Month ending 31 December
A fruitful month for equities in GBP terms. All regions gained over the month, with UK equities leading the way, up +4.91%. Emerging markets, the US and Japan delivered +4.00%, +1.15% and +0.97%. Europe was the laggard, delivery +0.39%.
In the UK, both Gilts and Corporate Bonds appreciated and were up +1.48% and +1/71% respectively. European government bonds performed poorly, down -0.79%, and US government bonds made some ground up, gaining +0.34%.
GBP depreciated against EUR and USD, down -0.89% versus EUR and -0.09% versus USD. GBP appreciated +0.02% versus JPY.
Oil and gold strengthened in the month, gaining +5.26% and +0.84% respectively.
The UK and the EU reached a breakthrough in Brexit negotiations at the eleventh hour on the settlement bill and social security rights for citizens, allowing both parties to move on to trade discussions. While inflation has tracked higher to 3.1% and weak wage growth may undermine household spending power, estimate GDP data points to a slight uptick in economic activity. The UK's composite PMI remains in expansionary territory, with support from manufacturing especially.
In the US, President Trump delivered on his promise to pass the Republican tax reform. Corporate tax rate were cut to 21%, part of the largest tax reform since President Reagan. The US composite PMI remains strong, at 54.1, and headline CPI rose to +2.2% from +2%, primarily due to the impact of higher energy prices.
The ECB kept policy rates the same and upgraded growth forecasts. In the Eurozone, 2018 GDP is now expected to grow by +2.3%, up from +1.7%. Eurozone PMIs reflected the region's recovery, with the composite figure rising to 58.1.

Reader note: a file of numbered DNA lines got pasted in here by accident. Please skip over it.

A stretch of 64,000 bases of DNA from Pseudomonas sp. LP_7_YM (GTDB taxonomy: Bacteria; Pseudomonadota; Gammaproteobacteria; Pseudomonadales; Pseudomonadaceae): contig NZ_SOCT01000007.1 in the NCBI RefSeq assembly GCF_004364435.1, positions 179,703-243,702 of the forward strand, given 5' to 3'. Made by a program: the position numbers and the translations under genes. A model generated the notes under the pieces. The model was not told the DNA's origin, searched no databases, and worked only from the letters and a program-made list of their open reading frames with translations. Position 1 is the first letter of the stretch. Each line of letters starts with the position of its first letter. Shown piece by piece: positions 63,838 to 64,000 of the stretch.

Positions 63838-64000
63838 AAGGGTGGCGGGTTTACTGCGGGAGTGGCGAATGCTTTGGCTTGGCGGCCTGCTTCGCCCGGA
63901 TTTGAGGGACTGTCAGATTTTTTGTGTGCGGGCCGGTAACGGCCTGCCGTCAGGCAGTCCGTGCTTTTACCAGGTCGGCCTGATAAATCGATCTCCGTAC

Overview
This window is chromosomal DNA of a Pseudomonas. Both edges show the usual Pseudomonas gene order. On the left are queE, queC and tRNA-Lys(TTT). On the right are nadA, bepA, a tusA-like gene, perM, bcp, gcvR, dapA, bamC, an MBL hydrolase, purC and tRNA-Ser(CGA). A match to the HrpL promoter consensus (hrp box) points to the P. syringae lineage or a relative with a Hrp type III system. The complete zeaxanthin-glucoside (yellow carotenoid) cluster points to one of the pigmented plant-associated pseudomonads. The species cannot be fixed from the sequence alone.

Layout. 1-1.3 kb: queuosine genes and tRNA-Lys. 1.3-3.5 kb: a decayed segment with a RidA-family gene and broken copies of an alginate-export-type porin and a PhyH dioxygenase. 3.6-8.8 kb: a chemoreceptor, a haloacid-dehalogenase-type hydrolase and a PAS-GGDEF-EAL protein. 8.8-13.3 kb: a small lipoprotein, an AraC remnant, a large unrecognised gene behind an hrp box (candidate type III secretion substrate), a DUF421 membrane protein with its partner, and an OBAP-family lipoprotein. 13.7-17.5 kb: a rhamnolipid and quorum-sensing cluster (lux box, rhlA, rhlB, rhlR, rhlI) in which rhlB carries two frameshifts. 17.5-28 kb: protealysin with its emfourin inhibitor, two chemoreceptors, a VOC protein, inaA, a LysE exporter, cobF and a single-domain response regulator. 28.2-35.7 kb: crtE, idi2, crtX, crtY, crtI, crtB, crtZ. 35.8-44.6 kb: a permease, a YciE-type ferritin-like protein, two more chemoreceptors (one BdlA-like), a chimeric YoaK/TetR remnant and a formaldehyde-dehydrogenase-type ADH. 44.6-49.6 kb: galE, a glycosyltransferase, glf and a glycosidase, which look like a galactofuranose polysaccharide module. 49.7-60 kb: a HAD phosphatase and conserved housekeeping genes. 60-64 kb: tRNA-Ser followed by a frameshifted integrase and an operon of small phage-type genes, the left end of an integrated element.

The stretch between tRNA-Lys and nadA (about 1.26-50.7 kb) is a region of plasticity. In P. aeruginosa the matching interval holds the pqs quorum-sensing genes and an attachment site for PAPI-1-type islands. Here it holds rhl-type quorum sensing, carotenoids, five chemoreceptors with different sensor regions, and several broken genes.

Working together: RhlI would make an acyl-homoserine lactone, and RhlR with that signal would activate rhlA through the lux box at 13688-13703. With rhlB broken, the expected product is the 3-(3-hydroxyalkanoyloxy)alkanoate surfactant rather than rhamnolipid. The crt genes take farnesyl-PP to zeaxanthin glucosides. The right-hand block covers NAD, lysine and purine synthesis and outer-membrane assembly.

China data points to a sharp rebound in activity, with both services and manufacturing PMIs rising from November's figures - the Composite PI was 53, up from 51.6. Despite this pickup in activity, lower food prices allowed inflation to remain stable at 1.7%.
Japan's unemployment levels fell to the lowest in 24 years as robust economic growth led to labour shortages. Unemployment is now at 2.7%. While Japanese PMI measures continue to point to stable activity, inflation remains very subdued at 0.6%.
As we enter 2018, earnings growth remains positive and upward revisions continue. Inflation remains contained, suggesting that the benign liquidity environment may persist, and there are signs that fiscal policy will support growth, as monetary policy tightens.
However, we acknowledge the risks to this outlook. Liquidity conditions could deteriorate as developed world central banks continue to tighten monetary policy. This would be a challenging environment for bonds and may negatively impact equity markets. With this in mind, we are paying close attention tot the level of inflation and we remain cognisant of the risks. However, our view 0 that better economic data, stronger earnings and benign inflation would favour equities over bond 0 has served us well in 2017.
Looking to 2018, we still believe that shares will outperform bonds, and that stock selection and active management will continue to add substantially to returns. In the coming months we expect the synchronised global growth recovery to continue, benefiting from regional and sector depth.